They waved American flags, and thin-blue-line flags.
They held up posters with words of thanks, words of sympathy, words of encouragement.
They held their hands over their hearts; they bowed their heads and prayed.
They stopped work, closed their shop doors, and stood with the patience of Job in the sweltering heat.
They shut their notebooks, their iPads, their laptops and left the classrooms to stand on the sidewalks together.
They shared shade trees, they shared the heat of standing in the sunlight.
What they did not do, however, was utter a sound.
Their silence was the cry heard loudest.
A clear message
Friday afternoon, appropriately on the beginning of Memorial Day weekend, Auburn police officer William Buechner shared his “end of watch.”
Buechner died the previous Sunday night, May 19, when he and three other Auburn officers responded to a domestic violence call, went to the front door from where the need for help originated, and as the door cracked open, gunfire rained down upon them.
Will Buechner had little chance. Two other officers were shot and injured. And a community soon became galvanized in a mighty wave of heartfelt emotions.
Auburn University honored Buechner, a proud alumnus who more than once wore his uniform while serving in protection of the school’s campus and activities, by quickly agreeing to Auburn Mayor Ron Anders’ request to allow the funeral to be conducted inside Auburn Arena.
It is the only funeral ever conducted in the arena.
Perhaps as many as 3,000 filled the seats inside; hundreds of them in first-responder uniform as peace officers, firefighters, paramedics and others from throughout the region attended to pay their respects.
Officers from Mississippi were there.
Officers from Georgia were there.
The New York Yankees sent a beautiful stand of flowers.
There was a clear signal sent to the rest of the world from this attendance, itself, that a first-responder brother willing to risk his life and make personal sacrifices for public service is never alone.
That message seemed reassuring to those many others in uniform, and to the families that support them.
But then the pastors conducting the funeral spoke, and to these fine people in uniform, and to the rest of the world, they carried an even stronger message.
‘But to dwell with Him’
You cannot do this job alone, he told the men and women wearing patches and shields.
You can’t go through this kind of grief alone, said the Rev. George Mathison.
And no one can cheat the common denominator every single one of us share: death.
But, we can battle the fear and sorrow of death if we accept the fact that God is with us. As David shares in the 23rd Psalm, “I shall not fear…for thou art with me.”
He is a God of love, Mathison reminded everyone in the audience:
“If God had a refrigerator, your picture would be on it.”
Looking at the dozens of Auburn police officers filling the front rows, “you are strong,” Mathison told them, “but you’re not strong enough to walk through this valley alone…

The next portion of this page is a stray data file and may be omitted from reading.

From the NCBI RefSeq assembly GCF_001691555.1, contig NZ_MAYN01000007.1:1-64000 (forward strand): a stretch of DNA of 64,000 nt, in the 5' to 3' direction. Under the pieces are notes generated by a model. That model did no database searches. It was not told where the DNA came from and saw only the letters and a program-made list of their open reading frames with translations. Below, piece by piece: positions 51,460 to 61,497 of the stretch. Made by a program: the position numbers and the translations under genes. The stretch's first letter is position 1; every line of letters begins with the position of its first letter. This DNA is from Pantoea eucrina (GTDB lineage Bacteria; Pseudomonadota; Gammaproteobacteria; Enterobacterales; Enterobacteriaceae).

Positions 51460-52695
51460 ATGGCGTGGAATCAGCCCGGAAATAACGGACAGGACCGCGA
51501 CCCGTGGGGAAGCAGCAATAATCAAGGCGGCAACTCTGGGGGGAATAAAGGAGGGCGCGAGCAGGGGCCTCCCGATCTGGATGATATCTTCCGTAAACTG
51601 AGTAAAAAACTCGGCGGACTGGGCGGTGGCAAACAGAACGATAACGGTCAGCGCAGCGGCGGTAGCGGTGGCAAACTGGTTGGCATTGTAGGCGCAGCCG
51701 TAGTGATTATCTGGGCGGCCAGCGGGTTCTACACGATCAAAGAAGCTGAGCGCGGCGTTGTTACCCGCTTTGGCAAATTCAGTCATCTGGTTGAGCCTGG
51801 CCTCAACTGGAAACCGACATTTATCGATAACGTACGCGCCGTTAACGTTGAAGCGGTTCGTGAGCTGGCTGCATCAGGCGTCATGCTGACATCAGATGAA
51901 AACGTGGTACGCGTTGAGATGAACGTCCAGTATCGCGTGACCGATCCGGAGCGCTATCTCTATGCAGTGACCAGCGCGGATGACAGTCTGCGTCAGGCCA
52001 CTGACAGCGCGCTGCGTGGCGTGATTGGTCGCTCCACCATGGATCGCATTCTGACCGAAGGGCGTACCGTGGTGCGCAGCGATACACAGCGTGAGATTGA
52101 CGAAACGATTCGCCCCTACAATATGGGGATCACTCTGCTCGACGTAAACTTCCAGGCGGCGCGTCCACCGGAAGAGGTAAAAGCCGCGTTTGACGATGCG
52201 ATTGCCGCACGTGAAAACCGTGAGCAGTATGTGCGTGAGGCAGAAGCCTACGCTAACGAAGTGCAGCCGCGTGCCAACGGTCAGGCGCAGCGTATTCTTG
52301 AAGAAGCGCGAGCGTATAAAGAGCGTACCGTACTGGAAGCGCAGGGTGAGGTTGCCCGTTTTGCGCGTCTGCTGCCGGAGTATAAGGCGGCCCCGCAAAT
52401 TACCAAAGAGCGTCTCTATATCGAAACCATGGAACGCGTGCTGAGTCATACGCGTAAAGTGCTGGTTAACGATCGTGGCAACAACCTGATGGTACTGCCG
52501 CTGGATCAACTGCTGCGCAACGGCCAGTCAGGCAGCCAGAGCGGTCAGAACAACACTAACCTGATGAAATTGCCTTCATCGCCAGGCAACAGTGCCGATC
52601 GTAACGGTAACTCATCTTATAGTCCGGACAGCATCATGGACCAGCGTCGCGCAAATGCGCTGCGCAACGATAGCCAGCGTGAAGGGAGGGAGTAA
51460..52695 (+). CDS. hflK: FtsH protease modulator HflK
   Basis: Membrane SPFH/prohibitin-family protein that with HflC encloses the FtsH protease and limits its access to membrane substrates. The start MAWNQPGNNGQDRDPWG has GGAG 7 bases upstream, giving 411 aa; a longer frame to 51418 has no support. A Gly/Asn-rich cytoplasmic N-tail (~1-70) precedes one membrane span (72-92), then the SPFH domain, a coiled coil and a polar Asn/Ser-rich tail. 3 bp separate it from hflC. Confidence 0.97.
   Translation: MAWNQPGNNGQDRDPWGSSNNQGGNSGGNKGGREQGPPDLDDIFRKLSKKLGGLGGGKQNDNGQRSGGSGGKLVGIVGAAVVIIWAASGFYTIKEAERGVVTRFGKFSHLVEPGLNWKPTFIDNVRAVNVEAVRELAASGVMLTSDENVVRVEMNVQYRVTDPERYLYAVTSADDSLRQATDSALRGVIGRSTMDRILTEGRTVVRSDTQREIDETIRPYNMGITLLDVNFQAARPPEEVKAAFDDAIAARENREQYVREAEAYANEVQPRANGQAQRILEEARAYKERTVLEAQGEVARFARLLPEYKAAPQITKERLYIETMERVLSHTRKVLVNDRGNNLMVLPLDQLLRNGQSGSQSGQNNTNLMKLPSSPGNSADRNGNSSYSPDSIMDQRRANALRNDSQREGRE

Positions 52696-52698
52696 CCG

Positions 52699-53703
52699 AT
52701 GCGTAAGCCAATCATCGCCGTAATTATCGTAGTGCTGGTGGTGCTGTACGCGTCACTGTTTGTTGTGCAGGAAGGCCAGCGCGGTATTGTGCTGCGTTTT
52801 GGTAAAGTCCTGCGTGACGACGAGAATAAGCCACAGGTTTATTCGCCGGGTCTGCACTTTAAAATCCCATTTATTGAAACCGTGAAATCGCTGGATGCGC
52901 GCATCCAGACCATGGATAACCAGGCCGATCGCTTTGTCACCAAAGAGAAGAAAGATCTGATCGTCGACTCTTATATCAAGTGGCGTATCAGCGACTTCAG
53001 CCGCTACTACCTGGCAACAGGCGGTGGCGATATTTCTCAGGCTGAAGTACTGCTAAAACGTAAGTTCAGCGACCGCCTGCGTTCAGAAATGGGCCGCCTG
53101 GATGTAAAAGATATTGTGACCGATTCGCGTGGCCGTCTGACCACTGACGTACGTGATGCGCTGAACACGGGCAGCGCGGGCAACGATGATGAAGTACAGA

“He did not make us to walk alone…but to dwell with Him.”
Worth every mile
Others spoke and shared words of meaningful praise and encouragement.
“Blessed are the peacemakers, for they are the children of God,” Mayor Anders quoted.
Police Chief Paul Register said of officer Buechner, “his integrity was never questioned, not once.”
Register acknowledged with appreciation the hundreds of officers and responders who came from other cities and communities, some of them hundreds of miles.
“The man you traveled to honor is worth every mile you traveled,” he said.
He described Buechner as an officer who could and would respond to any type call, and “he could talk with anyone,” Register said.
The officer loved his job, every part of it, the chief said, adding that during Buechner’s 13 years on the Auburn police force, “he responded to over 34,000 calls.”
Still on guard
Pastor Brandon Isbell encouraged the audience to live a life of happiness such as that he saw in officer Buechner.
“Make joy your legacy,” he said, and in preparing for the day death on Earth comes, “don’t miss Heaven.”
Officer Bradley Henderson sang his friend’s praises, citing his bravery and willingness to take even the toughest calls to action, and Henderson reminded the community that others on the force were also dedicated to its protection.
Live, be happy, he said, “because we have the watch.”
The long parade of cars, trucks, motorcycles and fire trucks with flashing lights formed a miles-long funeral procession that filled Magnolia Avenue up along the side of the Auburn campus, into the heart of Auburn at Toomer’s Corner, before turning toward the cemetery.
Hundreds lined the streets, and Toomer’s Corner, where thousands and thousands of fans for decades have celebrated Auburn victories in cheer and joy – this time was a crowd scene of silence.
The quiet was contagious.
Even the children hushed.
Standing in unity
It was eerie yet solemn to see so many gathered, at a place known so well for its loud cheer, to be so humbled in silent respect.
They waved American flags.
They held up hand-written signs of support.
They held hands over their hearts as they stood speechless.
Troy Turner is editor of the Opelika-Auburn News. He can be contacted at firstname.lastname@example.org and followed on Twitter @troyturnernews.